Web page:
Katie Daniels is a perfection-seeking 28-year-old lawyer living the New York dream. She’s engaged to charming art curator Paul Michael, has successfully made her way up the ladder at a multinational law firm and has a hold on apartments in Soho and the West Village. Suffice it to say, she has come a long way from her Kentucky upbringing.
But the rug is swept from under Katie when she is suddenly dumped by her fiance, Paul Michael, leaving her devastated and completely lost. On a whim, she agrees to have a drink with Cassidy Price-a self-assured, sexually promiscuous woman she meets at work. The two form a newfound friendship, which soon brings into question everything Katie thought she knew about sex—and love.
When Katie Met Cassidy is a romantic comedy that explores how, as a culture, while we may have come a long way in terms of gender equality, a woman’s capacity for an entitlement to sexual pleasure still remain entirely taboo. This novel tackles the question: Why, when it comes to female sexuality, are so few women figuring out what they want and then going out and doing it.
Bloomington High School Lions’ star goalie, Sebastian Hughes, should be excited about his senior year: His teammates are amazing and he’s got a coach who doesn’t ask anyone to hide their sexuality. But when his estranged childhood best friend Emir Shah shows up to summer training camp, Sebastian realizes the team’s success may end up in the hands of the one guy who hates him. Determined to reconnect with Emir for the sake of the Lions, he sets out to regain Emir’s trust. But to Sebastian’s surprise, sweaty days on the pitch, wandering the town’s streets, and bonding on the weekends sparks more than just friendship between them.
And now, the excerpt!
Sebastian is almost ninety-eight percent certain that teenagers should be banned from making decisions during the summer, especially teens bored out of their skulls at night, like him. Summer should be a thought-free zone. No school. No extra brain usage. He should be on house arrest, not climbing through Emir’s window on a Wednesday night.
Of course, most of this is Willie’s fault. They were in their cabin, marathoning Stranger Things on Netflix. Free-for-all pizza was for dinner, so Willie conked out after the second episode. The guy can put away some Hawaiian pizza.
Sebastian can also blame some of his bad decision-making on the fact that summer is ticking down. Camp is almost over; less than two weeks are left.
The vault inside is almost perfect, but Sebastian smacks his shoulder on the floor. It doesn’t hurt, but it’s embarrassing. “So, so,” he stutters. Blood rushes to his head. His view of Emir perched on his bed is upside-down. He rolls over, laughing. “You weren’t sleeping, right?”
The lamp is still on. An open book sits in Emir’s lap. Ink- dark hair falls around his temples instead of standing in its usual sleep-mussed disaster.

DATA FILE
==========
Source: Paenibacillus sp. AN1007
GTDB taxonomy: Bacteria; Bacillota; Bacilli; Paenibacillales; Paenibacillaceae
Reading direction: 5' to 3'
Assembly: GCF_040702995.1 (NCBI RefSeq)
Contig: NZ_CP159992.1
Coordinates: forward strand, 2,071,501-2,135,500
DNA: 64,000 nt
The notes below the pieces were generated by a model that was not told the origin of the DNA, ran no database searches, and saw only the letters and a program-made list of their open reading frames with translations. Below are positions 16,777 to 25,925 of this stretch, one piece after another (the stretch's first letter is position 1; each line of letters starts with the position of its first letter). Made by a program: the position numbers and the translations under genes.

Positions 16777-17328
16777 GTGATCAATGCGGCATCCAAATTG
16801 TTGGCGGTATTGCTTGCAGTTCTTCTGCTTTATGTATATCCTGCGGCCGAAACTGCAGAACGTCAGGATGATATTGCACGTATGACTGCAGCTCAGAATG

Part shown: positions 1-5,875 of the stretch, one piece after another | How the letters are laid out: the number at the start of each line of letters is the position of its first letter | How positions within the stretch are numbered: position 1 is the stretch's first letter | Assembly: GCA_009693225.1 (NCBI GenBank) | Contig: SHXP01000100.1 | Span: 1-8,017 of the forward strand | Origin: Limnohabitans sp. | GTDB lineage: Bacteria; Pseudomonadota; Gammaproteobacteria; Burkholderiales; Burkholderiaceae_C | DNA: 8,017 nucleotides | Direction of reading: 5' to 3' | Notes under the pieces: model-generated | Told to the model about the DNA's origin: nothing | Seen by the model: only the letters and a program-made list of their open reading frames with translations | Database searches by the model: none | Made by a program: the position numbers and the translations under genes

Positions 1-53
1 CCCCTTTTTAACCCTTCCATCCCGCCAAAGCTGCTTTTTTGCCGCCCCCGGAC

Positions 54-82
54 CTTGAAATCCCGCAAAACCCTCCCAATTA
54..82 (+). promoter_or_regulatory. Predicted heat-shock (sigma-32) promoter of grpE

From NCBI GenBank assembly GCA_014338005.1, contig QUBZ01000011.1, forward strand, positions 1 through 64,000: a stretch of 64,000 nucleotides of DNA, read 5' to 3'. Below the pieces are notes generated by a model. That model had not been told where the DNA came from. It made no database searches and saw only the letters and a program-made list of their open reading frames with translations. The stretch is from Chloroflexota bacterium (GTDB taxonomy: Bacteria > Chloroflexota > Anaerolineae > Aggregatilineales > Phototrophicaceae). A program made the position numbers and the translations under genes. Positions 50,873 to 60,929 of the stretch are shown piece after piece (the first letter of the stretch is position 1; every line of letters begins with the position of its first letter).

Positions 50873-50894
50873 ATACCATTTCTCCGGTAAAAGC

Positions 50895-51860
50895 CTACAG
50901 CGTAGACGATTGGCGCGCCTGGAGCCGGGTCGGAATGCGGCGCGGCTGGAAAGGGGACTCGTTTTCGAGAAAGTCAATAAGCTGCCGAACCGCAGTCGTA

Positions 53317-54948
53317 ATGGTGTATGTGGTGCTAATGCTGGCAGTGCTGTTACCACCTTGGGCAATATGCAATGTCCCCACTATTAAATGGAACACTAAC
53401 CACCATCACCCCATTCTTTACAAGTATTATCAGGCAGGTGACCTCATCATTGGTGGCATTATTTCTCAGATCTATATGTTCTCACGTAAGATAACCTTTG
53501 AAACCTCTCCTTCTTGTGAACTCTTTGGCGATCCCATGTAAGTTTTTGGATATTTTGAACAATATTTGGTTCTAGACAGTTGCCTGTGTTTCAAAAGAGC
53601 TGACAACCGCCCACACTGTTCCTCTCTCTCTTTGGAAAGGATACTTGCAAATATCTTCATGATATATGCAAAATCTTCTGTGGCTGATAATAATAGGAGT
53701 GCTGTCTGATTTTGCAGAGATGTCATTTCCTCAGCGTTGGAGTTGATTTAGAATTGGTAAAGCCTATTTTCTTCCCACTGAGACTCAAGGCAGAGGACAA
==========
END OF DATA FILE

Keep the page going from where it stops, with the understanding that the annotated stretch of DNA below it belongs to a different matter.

“Nope. Just finished my Isha’a.”
Sebastian stands. He dusts off his ripped jeans, fixes his checkered flannel shirt. “Ish- what, now?”
“Isha’a,” Emir repeats. “It’s the last of the salats, daily prayers we do as Muslims.”
These reminders about Emir’s religion and his life at home light memories that flicker through Sebastian’s brain like tiny paper lanterns in the wind. He remembers the adults in Emir’s family fasting during Ramadan and a small backyard gathering to celebrate a feast day Sebastian can’t remember the name of, but he recalls the beautiful clothing, the music, and Emir’s parents passing out gifts to the children. And he remembers the giant, toothy smile Emir wore while pressed to Sebastian’s side on a sticky June evening.
“Is this a bad time? Should I go?”
“No.” Emir closes the book, carefully placing it on the desk by his bed. “It’s okay.”
Sebastian’s snuck in here every evening lately. After dinner, he crawls in to find a space left for him on Emir’s bed. Sebastian talks nonstop with his head on Emir’s chest. His fingers trace the shape of Emir’s mouth. Sometimes, Emir talks, shedding his shyness. Eventually boring conversations turn into making out.
“Hey!” Tonight Sebastian came with a plan. He tosses Mason’s keys in the air, then catches them. He didn’t steal them; Mason always hands them over during the week so he doesn’t lose them. Being the token “good guy” has its advantages. “You wanna get out of here?”
“Are we allowed to leave?” Emir asks. “Didn’t bother checking the rule book.”
Emir runs a hand through his hair; his fingers catch on the tangles. He says, “You wrote the rule book.”
It’s not an attack on Sebastian, but he still flips Emir off. He blames his lack of a solid comeback on the way the bridge of Emir’s nose crinkles when he snorts.
“Nothing,” Sebastian says. His mind has been drifting lately, more than usual, wondering what this thing with Emir is or isn’t. “I dunno, I just want to get out of here. Just me and you.”
“You’re sure?” Sebastian squeaks in an unnaturally high voice.
Emir shrugs and stands. “Yes, Bastian,” he says. He grabs his beanie, pulls on a pair of slightly wrinkled black skinnies, grips a hoodie—